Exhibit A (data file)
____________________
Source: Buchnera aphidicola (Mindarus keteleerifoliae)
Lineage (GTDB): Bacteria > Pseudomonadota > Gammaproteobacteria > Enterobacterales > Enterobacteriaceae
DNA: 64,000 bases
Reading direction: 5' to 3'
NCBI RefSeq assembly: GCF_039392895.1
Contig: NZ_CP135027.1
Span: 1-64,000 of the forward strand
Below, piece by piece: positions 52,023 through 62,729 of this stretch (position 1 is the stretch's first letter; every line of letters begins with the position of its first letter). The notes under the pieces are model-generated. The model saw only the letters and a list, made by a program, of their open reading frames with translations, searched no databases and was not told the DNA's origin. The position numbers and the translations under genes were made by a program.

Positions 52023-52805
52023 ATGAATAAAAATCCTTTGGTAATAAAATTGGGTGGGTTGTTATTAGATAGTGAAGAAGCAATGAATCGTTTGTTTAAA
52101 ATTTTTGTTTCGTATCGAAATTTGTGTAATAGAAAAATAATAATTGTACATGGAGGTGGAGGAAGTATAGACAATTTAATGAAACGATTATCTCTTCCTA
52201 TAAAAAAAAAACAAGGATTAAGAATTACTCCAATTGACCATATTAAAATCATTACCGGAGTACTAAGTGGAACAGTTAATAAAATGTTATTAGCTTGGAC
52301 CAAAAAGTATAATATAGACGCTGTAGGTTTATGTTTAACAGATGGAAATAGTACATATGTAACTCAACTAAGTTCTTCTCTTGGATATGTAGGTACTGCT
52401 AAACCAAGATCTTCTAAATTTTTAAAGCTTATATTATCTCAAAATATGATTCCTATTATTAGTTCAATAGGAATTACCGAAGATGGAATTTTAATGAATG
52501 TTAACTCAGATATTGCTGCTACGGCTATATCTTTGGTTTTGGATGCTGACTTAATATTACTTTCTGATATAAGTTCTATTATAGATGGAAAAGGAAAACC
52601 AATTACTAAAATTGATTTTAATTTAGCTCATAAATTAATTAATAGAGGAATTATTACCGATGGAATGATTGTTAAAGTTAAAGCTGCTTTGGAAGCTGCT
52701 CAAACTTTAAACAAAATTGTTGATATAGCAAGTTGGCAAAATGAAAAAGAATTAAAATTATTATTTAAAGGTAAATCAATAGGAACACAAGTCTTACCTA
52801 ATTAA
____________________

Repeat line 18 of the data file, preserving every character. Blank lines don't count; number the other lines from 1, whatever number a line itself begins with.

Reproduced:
52801 ATTAA